The Freedom From Religion Foundation plans to file a federal lawsuit by October to challenge a religious test to register to vote that is unique to the state of Alabama. Alabama is the only state in the country requiring voters to register on a form that mandates that they swear “so help me God.”
In all other states, voters are provided a completely secular registration form or are not required to submit an oath or affirmation at all. FFRF expects to file on behalf of at least one Alabama resident and possibly others who have encountered this religious test when trying to register to vote. The defendant will be Alabama Secretary of State John H. Merrill.
The primary complainant, an atheist, has sought to register to vote in Alabama since November 2019, using a mail-in form downloaded from the secretary of state’s website. The bottom of the voter declaration section warns, “Read and sign under penalty of perjury,” and adds: “If you falsely sign this statement, you can be convicted and imprisoned for up to five years.” Voters submitting this registration form in Alabama must sign the voter declaration, beginning “I solemnly swear or affirm,” and concluding with “so help me God.”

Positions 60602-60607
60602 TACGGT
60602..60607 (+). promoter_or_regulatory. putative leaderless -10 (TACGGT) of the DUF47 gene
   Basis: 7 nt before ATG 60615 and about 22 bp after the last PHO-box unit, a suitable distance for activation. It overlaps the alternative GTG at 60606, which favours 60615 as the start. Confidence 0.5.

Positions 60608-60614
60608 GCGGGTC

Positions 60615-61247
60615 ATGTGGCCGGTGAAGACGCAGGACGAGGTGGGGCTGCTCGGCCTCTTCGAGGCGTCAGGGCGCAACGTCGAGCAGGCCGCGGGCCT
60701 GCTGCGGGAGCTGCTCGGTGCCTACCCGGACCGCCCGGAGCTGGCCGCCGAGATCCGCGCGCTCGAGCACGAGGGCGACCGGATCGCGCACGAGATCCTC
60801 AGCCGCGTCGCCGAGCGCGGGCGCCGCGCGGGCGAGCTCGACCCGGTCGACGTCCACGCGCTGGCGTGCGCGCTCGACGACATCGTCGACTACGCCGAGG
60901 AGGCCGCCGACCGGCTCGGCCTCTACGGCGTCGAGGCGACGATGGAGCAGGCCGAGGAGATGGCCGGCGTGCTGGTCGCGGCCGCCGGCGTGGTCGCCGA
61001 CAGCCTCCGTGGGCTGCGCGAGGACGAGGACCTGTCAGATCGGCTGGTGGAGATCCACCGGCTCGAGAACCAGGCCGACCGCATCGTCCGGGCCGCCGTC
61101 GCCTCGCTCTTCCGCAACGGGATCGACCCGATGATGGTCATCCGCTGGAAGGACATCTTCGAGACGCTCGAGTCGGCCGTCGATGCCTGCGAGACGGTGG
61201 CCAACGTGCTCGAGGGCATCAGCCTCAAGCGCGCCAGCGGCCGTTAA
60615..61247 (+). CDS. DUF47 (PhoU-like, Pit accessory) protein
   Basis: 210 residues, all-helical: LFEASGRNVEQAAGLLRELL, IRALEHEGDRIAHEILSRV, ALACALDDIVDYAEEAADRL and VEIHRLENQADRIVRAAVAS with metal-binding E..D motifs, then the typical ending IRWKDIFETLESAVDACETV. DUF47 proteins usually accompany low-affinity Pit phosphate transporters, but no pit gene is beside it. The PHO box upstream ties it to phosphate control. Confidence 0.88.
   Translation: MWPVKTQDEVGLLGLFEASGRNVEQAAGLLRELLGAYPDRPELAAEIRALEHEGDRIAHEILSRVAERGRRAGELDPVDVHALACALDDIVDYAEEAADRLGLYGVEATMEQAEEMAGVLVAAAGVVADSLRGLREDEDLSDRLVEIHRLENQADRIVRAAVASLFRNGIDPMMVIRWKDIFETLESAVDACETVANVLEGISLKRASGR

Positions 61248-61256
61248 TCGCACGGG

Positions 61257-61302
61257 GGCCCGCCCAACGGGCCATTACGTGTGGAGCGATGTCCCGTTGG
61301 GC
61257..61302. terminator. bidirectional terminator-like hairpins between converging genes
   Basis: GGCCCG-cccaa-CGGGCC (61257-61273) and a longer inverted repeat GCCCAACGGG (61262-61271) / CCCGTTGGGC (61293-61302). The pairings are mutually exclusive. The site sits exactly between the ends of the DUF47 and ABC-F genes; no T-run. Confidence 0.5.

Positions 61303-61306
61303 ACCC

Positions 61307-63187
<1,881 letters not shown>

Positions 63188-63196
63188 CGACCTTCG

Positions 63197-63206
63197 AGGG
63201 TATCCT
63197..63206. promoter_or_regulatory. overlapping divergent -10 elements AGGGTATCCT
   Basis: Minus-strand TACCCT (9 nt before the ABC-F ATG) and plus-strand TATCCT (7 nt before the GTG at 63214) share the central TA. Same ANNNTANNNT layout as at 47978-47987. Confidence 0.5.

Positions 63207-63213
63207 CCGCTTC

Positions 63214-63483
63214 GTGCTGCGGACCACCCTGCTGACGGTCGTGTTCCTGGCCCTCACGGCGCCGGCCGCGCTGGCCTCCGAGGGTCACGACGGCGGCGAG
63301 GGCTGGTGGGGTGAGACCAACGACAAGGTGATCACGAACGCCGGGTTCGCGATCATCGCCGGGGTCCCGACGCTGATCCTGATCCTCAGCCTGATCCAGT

The complainant contacted the secretary of state’s office to ask about the process to register to vote without swearing an oath reading, “so help me God.” The following day, the director of elections at that office informed the complainant that there was no legal mechanism for him to register to vote: “If you cross out a portion, the board of registrars in your county will reject the application and ask you to re-submit.”
The secretary of state maintains that the registration forms are “prescribed by statute” and “that any changes would require legislative action.” FFRF’s lawsuit will point out that the secretary of state has the authority to create and amend voter registration forms.
Government officials routinely allow attorneys, jurors, witnesses and many others who must take an oath to make a secular affirmation instead when they are unable to swear “so help me God” as a matter of conscience.
FFRF Attorney Chris Line previously sent a letter to the secretary of state, noting that any requirement for religious oaths violates the First Amendment of the Constitution, which bars religious tests. In Torcaso v. Watkins, the Supreme Court held that neither a state nor the federal government may force a person to profess a belief or disbelief in any religion. “The prohibition on mandatory religious oaths is a well-settled issue,” Line added.
“The secretary of state has willfully excluded nontheist citizens from registering to vote,” says FFRF Senior Litigation Counsel Patrick Elliott, “and is coercing a statement of belief in a monotheistic god by requiring nontheists to swear a religious oath.”